The only role for an S&C coach with regards to their players is to make them better athletes and players. While the definition of ‘better’ might vary by athlete and sport, generally it means to give them the ability to be more successful. Making an overly weak athlete stronger or a slow athlete faster might not end up with them having a more impactful career, but it certainly raises their ceiling of success. When programming or coaching, being able to justify every decision with “will this make them better at their sport?” is a useful idea. However, not only should the S&C coach be mindful of that principle, they must also keep in mind the concept of efficiency and diminishing returns.
Suppose you’re coaching a group of quarterbacks for a collegiate football team. The position group lifts three times a week, for two hours a session. Their strength/power information and position on the depth chart is below.
||Power Cl. 1RM
||Back Squat 1RM
Player B is the strongest, then A, then C. However, A is the starter. Player A and B are approximately the same size. What jumps out though, is that Player C is significantly weaker and lighter than the other two players. Therefore, it stands to reason that more of Player C’s time should be spent on improving their physical metrics. Generally speaking, adding 15% to Player C’s power clean and squat maxes will not only be easier than doing the same for A and B, but it will also make a bigger difference in their overall physical ability.
For all intents and purposes, Player B is “strong enough” – they can and should continue to train for increased strength and power, but not to the point that the focus on strength becomes a detriment to training other sport specific processes. We know that the more advanced a lifter is, the more time and effort it takes to make progress, and adding that 15% of strength to Player B might take an extra 40 hours compared to the same percentage for Player C.
As a strength coach, it might be exciting to see a player squat 500, but it is more *important* that the player be able to spend those extra 40 hours it would take expressly trying to increase their squat and devote it to film study, passing drills, footwork, or other sport specific drills with more transfer to onfield success. For example, the below chart shows an approximation of the division of time and energy (out of a total of ten) that each QB should focus on.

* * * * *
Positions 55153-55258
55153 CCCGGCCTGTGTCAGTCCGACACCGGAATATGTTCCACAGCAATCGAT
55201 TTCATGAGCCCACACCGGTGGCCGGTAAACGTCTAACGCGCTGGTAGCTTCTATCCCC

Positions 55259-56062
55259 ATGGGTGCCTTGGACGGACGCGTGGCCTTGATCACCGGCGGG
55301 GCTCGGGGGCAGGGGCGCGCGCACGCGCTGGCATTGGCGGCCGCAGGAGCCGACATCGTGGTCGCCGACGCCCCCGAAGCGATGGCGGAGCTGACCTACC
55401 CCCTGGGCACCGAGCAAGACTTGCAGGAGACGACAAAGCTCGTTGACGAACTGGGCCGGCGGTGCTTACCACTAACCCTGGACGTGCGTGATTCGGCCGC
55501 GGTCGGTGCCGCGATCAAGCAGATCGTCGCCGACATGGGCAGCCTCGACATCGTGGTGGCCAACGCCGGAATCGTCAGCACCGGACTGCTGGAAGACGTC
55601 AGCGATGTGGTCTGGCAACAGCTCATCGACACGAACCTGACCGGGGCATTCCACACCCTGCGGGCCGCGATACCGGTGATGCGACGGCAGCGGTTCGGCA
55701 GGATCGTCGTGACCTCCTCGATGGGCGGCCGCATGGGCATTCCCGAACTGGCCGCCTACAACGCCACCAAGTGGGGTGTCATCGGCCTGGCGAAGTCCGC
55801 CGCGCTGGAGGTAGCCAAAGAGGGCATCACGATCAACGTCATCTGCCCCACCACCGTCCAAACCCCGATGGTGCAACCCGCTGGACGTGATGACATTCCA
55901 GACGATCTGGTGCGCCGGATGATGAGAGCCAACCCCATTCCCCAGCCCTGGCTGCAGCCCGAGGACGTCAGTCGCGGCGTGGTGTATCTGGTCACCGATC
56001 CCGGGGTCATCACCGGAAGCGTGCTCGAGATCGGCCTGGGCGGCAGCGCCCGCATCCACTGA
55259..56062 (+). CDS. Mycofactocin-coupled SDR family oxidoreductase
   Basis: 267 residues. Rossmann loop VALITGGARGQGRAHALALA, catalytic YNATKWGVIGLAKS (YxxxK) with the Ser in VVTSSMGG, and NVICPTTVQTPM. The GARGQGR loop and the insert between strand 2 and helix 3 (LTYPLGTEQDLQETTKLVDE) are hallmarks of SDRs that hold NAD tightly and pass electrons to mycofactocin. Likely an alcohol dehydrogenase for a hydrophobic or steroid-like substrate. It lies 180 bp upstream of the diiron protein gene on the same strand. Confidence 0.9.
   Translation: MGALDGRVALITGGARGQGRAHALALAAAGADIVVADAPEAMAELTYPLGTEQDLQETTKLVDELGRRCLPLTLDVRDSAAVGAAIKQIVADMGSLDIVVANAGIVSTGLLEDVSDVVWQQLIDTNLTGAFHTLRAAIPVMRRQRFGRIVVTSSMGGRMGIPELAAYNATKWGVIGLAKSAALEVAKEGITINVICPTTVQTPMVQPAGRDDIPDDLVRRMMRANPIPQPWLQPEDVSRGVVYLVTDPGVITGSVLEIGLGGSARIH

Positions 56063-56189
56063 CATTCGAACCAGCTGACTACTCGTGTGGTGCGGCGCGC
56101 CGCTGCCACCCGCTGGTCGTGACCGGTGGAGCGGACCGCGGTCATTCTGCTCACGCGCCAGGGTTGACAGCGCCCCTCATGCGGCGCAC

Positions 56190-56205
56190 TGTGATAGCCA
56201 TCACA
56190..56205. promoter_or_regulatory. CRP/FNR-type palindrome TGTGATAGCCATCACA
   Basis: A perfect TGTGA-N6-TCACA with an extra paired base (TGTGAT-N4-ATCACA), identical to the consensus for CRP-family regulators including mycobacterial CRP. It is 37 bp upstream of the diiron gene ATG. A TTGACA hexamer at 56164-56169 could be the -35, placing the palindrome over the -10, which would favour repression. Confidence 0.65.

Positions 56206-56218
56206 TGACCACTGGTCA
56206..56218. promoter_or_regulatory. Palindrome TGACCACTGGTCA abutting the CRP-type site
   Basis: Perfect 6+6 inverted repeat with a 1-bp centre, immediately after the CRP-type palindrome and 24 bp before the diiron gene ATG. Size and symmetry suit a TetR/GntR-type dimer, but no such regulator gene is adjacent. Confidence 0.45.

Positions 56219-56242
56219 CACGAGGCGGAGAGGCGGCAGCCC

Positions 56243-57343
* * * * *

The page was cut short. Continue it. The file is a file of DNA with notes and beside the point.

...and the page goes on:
||Time on Strength
||Time on Skill
Ego lifting is a very real thing, and so is ego coaching. Your athletes aren’t weightlifters or powerlifters (unless they are – in which case, you shouldn’t be reading this) and they need to maximize their on-field success, not just demonstrate how good you are at getting them strong.
However, this does not always apply across all sports and positions. If you had a group of three fullbacks, a decidedly less skill based position than QB, the ratios of time spent on skill vs. strength would be altered, and it would probably be a good idea to get them all squatting and cleaning as much as humanly possible.
Not only does the idea of allocating time and effort resources apply to strength, it also applies to technique. I am not advocating for poor, dangerous, or lazy technique, but I am advocating that there is a significant time and effort hurdle to getting your athletes to clean like Pyrros Dimas instead of just a garden variety decent clean. Lets look at the below two pictures for comparison. This is a squat + pause-squat complex at around 65%, and the images are at the bottom positions of the squat.
The athlete on the left (L) in the black shirt is squatting 110kg at ~75kg bodyweight and the athlete on the right (R) in the white shirt is squatting 90kg at ~80g bodyweight. Player L is slightly above parallel and Player R is slightly below parallel. If I was training weightlifters, crossfitters, or powerlifters, this would be an issue for Player L. There is no question in my mind that a deeper, fuller range of motion would be more optimal (LINK), but in this case, Player L was a major contributor on field, already one of the strongest players on the team, and a senior. While we worked on some hip and ankle ROM exercises, I elected to mostly allow him to continue squatting as is, with the goal of 5 minutes before every lift devoted to increasing his depth.
It is important to note that this athlete never had any sort of lower body injury that would make me suspicious that his inability to break parallel was causative or indicative of injury risk. However, if Player L came to me in the first week of their career as a freshman squatting slightly high with light weight, I would make it a point of emphasis to teach them to get lower – understanding that this would give them a long term technique fix, allowing for greater improvement and a higher strength ceiling. I would do this even at a detriment to their immediate strength gains, knowing they had 3.5 more years to build upon their strength. This work would be substantively longer in duration than the 5 minutes a day I prescribed to Player L.
In summary – make sure that you understand that your only goal as a S&C Coach is to make the athlete better at their sport, even if that means dialing back how much you push the athlete to get stronger or to improve their technique. Usually, there comes a point where good enough is good enough, and any additional time needed to improve the athlete’s lifting abilities would be better suited to improving their sport specific skills.